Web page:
Hotels assume numerous responsibilities by having overnight guests and providing hospitality services. Many laws govern their activities.
Safety and security is the most important legal duty that hotels and other hospitality industry businesses and organizations hold. Hotels must balance their legal obligation to accept guests when they have available rooms with their responsibility of screening out dangerous individuals.
But hotels are not medical facilities and guest safety is their overriding concern. They can usually refuse to check in guests who are drunk and disorderly, those suffering with a contagious disease or guests who present an issue beyond its capacity to address. Service may be denied to guests who are attempting to bring in animals if there is a no pet policy, except if the pet is a service animal.
Some hotels have eliminated do not disturb signs on room doors after the 2017 Las Vegas shooting. During that crime, a hotel guest prevented employees from seeing his weapons by hanging that sign on the door to his suite.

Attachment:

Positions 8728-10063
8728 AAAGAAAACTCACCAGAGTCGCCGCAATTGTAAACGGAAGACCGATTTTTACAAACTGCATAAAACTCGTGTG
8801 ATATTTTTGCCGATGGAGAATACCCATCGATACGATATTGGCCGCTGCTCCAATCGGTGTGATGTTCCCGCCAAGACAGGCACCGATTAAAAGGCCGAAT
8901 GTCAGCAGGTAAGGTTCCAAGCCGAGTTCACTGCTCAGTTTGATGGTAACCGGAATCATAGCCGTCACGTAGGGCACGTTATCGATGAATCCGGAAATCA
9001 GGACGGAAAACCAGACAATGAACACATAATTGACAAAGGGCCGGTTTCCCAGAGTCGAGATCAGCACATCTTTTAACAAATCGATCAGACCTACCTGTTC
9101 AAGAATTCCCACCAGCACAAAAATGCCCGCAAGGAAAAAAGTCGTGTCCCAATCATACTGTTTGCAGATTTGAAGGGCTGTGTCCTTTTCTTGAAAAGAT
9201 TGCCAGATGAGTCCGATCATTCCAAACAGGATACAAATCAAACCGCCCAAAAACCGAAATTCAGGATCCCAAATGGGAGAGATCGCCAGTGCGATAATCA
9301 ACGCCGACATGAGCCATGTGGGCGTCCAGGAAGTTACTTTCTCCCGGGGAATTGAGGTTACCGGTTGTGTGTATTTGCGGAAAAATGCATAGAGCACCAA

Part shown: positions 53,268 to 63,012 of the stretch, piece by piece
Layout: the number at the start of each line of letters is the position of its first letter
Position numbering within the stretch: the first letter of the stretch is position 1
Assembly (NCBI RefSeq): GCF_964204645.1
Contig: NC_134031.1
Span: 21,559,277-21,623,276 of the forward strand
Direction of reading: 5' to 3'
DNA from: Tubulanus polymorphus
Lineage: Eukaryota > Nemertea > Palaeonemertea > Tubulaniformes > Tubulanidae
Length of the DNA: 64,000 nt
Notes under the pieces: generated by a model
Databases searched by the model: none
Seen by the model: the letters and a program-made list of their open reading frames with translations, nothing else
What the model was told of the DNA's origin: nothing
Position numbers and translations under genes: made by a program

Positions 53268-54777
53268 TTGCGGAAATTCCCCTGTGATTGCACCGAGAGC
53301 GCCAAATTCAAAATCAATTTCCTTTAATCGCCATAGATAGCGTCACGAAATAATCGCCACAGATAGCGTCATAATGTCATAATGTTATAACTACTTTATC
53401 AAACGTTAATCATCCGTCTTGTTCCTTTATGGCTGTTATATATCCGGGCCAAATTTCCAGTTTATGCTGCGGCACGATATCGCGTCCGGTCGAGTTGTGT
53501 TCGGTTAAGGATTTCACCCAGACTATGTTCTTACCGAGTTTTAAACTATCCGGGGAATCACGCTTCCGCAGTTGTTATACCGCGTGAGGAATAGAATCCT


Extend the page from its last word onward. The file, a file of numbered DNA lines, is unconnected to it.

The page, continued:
Hotels have also eliminated or changed other privacy policies. Guests have reduced guest privacy and staff may enter to rooms to protect their safety, other guest safety and the hotel.
If guests stay for an extended period, they may be considered tenants under Illinois law. Hotels have to comply with landlord and tenant laws and ordinances governing eviction.
State laws and local ordinances may also govern property left by guests. When this occurs, hotels should use procedures that account for the items so guests cannot claim that their property was stolen or lost. Several employees should inventory every item that was left behind and record the packing and movement of property.
Hotels should enact standards and training that incorporate federal and Illinois laws, local ordinances and the hotel’s policies and standards.
Before situations escalate, employees can try to warn offending guests and act reasonably, professionally and courteously. Supervisors should be brought into the situation when warranted.
An attorney may assist hotel and other hospitality venues to comply with the law and protect themselves against legal actions. They can also represent them in legal actions.